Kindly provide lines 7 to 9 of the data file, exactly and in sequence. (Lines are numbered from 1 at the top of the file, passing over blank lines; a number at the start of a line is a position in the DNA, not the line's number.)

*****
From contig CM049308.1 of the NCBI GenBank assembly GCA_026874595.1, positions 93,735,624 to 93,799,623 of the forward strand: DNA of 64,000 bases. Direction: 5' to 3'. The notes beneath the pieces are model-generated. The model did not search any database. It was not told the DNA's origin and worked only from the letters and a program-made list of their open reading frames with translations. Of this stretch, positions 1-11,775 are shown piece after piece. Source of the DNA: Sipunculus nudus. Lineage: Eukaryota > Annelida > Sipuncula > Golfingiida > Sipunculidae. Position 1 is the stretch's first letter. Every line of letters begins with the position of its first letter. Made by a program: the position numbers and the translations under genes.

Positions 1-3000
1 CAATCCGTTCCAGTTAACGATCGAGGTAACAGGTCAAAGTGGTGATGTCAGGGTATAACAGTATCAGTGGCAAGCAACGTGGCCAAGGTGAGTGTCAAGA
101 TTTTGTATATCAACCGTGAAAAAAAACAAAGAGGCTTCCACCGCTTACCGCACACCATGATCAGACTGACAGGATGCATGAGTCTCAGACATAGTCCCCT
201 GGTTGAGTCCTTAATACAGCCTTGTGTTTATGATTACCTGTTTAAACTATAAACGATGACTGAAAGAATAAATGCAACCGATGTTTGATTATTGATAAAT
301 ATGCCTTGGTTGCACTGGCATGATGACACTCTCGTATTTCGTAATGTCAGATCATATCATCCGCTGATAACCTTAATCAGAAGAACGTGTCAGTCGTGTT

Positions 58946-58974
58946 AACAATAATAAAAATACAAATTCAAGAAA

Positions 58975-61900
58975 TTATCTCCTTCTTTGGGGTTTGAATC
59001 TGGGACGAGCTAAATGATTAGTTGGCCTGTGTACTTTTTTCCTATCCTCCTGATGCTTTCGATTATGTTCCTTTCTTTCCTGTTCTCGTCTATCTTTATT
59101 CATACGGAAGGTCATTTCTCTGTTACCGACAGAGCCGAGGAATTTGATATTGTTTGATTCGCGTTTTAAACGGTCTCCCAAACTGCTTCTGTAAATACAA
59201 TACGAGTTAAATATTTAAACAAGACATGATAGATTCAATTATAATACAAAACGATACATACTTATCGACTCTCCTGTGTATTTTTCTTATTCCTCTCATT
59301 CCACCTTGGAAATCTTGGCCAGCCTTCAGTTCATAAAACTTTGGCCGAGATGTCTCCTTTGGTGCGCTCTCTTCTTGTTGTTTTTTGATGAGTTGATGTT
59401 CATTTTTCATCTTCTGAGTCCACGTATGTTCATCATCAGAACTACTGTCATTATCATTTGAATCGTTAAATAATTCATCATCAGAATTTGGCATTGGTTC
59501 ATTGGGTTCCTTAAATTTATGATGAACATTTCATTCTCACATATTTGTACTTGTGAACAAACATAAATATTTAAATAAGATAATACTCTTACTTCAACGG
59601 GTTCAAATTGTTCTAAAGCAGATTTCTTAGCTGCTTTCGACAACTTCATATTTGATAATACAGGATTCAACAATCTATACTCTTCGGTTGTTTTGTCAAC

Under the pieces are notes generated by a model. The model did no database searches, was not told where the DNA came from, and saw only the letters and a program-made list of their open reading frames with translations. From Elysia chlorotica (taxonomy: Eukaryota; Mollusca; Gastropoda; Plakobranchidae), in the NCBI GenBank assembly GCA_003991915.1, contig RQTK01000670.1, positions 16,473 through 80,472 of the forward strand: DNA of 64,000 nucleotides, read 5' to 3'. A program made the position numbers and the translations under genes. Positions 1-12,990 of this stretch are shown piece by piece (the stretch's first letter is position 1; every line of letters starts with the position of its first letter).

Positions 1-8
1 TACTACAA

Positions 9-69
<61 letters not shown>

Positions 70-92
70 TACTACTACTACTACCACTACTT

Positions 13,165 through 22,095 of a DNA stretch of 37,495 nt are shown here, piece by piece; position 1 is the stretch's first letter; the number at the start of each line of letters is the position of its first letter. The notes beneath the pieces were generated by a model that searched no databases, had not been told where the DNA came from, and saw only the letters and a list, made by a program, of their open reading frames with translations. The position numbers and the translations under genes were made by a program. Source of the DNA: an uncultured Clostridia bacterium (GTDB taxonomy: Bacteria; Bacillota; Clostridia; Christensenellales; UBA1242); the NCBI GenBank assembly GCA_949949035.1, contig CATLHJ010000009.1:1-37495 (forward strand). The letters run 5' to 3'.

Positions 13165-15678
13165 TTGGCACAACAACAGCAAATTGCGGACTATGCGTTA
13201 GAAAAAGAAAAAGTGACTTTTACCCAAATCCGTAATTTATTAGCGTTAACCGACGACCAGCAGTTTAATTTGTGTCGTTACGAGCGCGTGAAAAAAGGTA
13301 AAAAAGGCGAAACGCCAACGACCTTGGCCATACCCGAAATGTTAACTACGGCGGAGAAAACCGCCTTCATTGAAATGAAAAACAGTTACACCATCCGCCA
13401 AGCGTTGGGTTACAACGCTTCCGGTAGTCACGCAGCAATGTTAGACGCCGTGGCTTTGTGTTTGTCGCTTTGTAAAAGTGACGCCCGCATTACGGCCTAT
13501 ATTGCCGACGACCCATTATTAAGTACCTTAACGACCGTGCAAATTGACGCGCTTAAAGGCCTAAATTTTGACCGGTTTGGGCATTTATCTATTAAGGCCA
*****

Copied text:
Positions 58946-58974
58946 AACAATAATAAAAATACAAATTCAAGAAA

Positions 58975-61900